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Pietro Longhi
The Visit
Oil on canvas

24 x 19 1/2 inches
Frederick C. Hewitt Fund, 1912

Metropolitan Museum of Art

Excerpt from The Metropolitan Museum of Art, New York:

Here an elegant woman, accompanied by her family chaplain and possibly her husband, receives an escort who toys with her dog. The ring-biscuit may well carry erotic overtones. The decoration of the drawing room is typically Venetian.

Catalogue Entry
Pietro Longhi was renowned in Venice for his small paintings representing scenes of everyday life. These were often salacious and depicted love stories, even though no particular narrative was presented and it is unlikely that these works would have had any moral commentary. The paintings often appeared in series and, again, these habitually did not follow a specific theme. Such paintings were avidly collected by patrician families, and the theatrical comic writer Carlo Goldoni praised Longhi’s work.

Within a Venetian aristocratic palace, under the watchful presence of a family portrait, a lady presides over her small court. Behind her, standing in a coat, is her husband, presumably returning to the house or in the process of leaving. Next to him is the music or dance instructor of the lady, and sitting to her right is the family chaplain. On the other side is the lady’s young cavalier servente (escort) who is feeding a small lap-dog with a ciambella, a small piece of cake. To the right is a beautiful still life of books arranged over a carpet. For a discussion of the theme, see Bagemihl 1988.

This painting, together with three others at the MMA (14.32.1, 17.190.12, 36.16), is said to have been a part of a larger set of canvases by Longhi. It has been proposed (Volpi 1917) that the artist painted twenty pictures for the Gambardi family in Florence, and that the last member of the family left half of the set to the marchese Freschi in Padua and the other half to the conte Miari de’ Cumani in Padua. Out of the ten Freschi canvases, two are supposed to be in the National Gallery, London (An Interior with Three Women and a Seated Man and The Exhibition of a Rhinoceros in Venice), and two others in the Pinacoteca di Brera, Milan (The Little Concert and The Tooth Puller). These two pairs, however, are different in format from each other. The four MMA paintings, instead, were sold by conte Giacomo Miari de’ Cumani in 1912–13. He was said to have owned ten paintings by Longhi, four of which are at the MMA, and six of which were in the collection of Elia Volpi in Florence and later in that of Lionello Perera in New York, before being dispersed at two sales: four were sold at Sotheby’s, London, on June 24, 1964 (nos. 31–34) and two were sold at Sotheby’s, London, on April 19, 1967 (nos. 18–19). Documentation in the MMA archives, however, suggests that conte Miari owned fourteen canvases by Longhi, and not ten. He commissioned copies of the paintings he sold, but these works are still untraced. Four of the Miari canvases were sold to Carlo Balboni who, together with Antonio Carrer, sold them to the MMA. Of these four, two (14.32.1 and 14.32.2) were exhibited at the Museum, while two were sold to J. Pierpont Morgan (17.19.12) and Henry Walters (36.16), before eventually returning to the Museum separately. Of the six remaining paintings that were sold in 1964 and 1967, three are the Artist Sketching an Elegant Company (Norton Simon Museum, Pasadena), The Quack Doctor (Los Angeles County Museum of Art), and The Card Players (Alte Pinakothek, Munich). Three more (A Gentleman and his Wife Taking Chocolate, A Musical Party, A Girl Dancing at a Picnic) are currently untraced. During relining in 1952 the signature and date of the painting (Pietrus Longhi 1746) was revealed on the back of the original canvas. It is now invisible after relining. All four paintings at the MMA have matching eighteenth-century Venetian frames, supporting their origin from the same set of canvases.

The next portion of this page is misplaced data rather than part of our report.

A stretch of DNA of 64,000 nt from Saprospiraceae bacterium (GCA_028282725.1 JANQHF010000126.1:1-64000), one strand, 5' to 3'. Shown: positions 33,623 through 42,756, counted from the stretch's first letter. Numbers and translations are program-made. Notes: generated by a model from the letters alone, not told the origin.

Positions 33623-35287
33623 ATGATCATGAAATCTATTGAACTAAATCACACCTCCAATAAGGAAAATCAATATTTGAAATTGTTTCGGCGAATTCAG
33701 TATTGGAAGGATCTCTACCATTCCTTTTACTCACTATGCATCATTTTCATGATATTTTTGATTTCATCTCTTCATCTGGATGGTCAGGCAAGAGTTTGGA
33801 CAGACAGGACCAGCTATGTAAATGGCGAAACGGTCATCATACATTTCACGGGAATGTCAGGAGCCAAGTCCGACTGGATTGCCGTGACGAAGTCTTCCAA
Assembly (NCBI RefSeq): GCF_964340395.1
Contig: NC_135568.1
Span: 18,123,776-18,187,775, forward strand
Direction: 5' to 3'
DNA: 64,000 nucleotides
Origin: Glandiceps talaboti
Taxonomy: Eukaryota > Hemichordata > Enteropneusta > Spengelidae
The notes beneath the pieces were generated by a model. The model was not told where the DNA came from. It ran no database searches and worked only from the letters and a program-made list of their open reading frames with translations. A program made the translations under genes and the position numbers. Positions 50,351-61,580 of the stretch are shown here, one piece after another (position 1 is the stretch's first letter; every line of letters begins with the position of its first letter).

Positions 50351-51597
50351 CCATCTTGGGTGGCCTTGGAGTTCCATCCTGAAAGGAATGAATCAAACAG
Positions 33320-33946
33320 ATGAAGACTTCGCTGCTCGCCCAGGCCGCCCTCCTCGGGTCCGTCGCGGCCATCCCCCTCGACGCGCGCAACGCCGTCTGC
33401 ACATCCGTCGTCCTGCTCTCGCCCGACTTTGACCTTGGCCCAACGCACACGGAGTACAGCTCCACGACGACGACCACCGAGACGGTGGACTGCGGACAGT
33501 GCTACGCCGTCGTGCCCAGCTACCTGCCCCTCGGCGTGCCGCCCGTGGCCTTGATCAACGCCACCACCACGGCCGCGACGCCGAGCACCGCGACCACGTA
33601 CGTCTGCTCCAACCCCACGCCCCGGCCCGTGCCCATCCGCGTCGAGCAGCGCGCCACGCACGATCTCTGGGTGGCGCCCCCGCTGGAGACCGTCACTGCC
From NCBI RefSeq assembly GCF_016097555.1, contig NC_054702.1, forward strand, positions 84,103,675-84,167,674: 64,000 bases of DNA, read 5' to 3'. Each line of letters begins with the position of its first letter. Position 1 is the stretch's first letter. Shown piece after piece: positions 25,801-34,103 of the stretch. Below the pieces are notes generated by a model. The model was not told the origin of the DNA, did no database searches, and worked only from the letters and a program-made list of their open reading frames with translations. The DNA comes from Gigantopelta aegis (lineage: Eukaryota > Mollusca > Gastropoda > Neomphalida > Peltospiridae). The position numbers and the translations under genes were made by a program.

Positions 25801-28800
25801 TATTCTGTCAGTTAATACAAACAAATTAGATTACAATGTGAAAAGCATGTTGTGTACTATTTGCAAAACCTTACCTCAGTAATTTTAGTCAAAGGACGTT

[Xavier F. Salomon 2011]


Pietro Longhi, Italian, (1701-1785)
b. November 5, 1701, Venice
d. 1785

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